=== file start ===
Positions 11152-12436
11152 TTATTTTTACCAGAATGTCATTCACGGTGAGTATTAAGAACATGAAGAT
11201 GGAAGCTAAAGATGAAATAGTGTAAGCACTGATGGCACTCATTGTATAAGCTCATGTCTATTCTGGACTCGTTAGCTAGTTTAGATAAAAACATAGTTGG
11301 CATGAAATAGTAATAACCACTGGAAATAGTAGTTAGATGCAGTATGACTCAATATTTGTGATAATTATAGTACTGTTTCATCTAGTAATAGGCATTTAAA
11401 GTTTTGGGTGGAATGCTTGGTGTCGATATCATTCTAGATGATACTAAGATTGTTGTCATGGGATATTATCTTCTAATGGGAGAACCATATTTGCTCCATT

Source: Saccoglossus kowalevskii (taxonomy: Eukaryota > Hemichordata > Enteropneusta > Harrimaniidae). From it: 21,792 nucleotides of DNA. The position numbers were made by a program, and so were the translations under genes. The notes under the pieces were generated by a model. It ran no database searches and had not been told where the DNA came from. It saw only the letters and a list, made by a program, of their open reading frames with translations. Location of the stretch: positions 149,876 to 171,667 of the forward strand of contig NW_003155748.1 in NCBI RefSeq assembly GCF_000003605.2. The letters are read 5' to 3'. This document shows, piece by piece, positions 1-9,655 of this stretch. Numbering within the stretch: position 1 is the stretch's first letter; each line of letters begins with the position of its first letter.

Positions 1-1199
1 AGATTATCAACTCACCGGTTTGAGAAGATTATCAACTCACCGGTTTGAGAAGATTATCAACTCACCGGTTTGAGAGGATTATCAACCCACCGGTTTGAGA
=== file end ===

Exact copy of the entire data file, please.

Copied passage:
Positions 11152-12436
11152 TTATTTTTACCAGAATGTCATTCACGGTGAGTATTAAGAACATGAAGAT
11201 GGAAGCTAAAGATGAAATAGTGTAAGCACTGATGGCACTCATTGTATAAGCTCATGTCTATTCTGGACTCGTTAGCTAGTTTAGATAAAAACATAGTTGG
11301 CATGAAATAGTAATAACCACTGGAAATAGTAGTTAGATGCAGTATGACTCAATATTTGTGATAATTATAGTACTGTTTCATCTAGTAATAGGCATTTAAA
11401 GTTTTGGGTGGAATGCTTGGTGTCGATATCATTCTAGATGATACTAAGATTGTTGTCATGGGATATTATCTTCTAATGGGAGAACCATATTTGCTCCATT

Source: Saccoglossus kowalevskii (taxonomy: Eukaryota > Hemichordata > Enteropneusta > Harrimaniidae). From it: 21,792 nucleotides of DNA. The position numbers were made by a program, and so were the translations under genes. The notes under the pieces were generated by a model. It ran no database searches and had not been told where the DNA came from. It saw only the letters and a list, made by a program, of their open reading frames with translations. Location of the stretch: positions 149,876 to 171,667 of the forward strand of contig NW_003155748.1 in NCBI RefSeq assembly GCF_000003605.2. The letters are read 5' to 3'. This document shows, piece by piece, positions 1-9,655 of this stretch. Numbering within the stretch: position 1 is the stretch's first letter; each line of letters begins with the position of its first letter.

Positions 1-1199
1 AGATTATCAACTCACCGGTTTGAGAAGATTATCAACTCACCGGTTTGAGAAGATTATCAACTCACCGGTTTGAGAGGATTATCAACCCACCGGTTTGAGA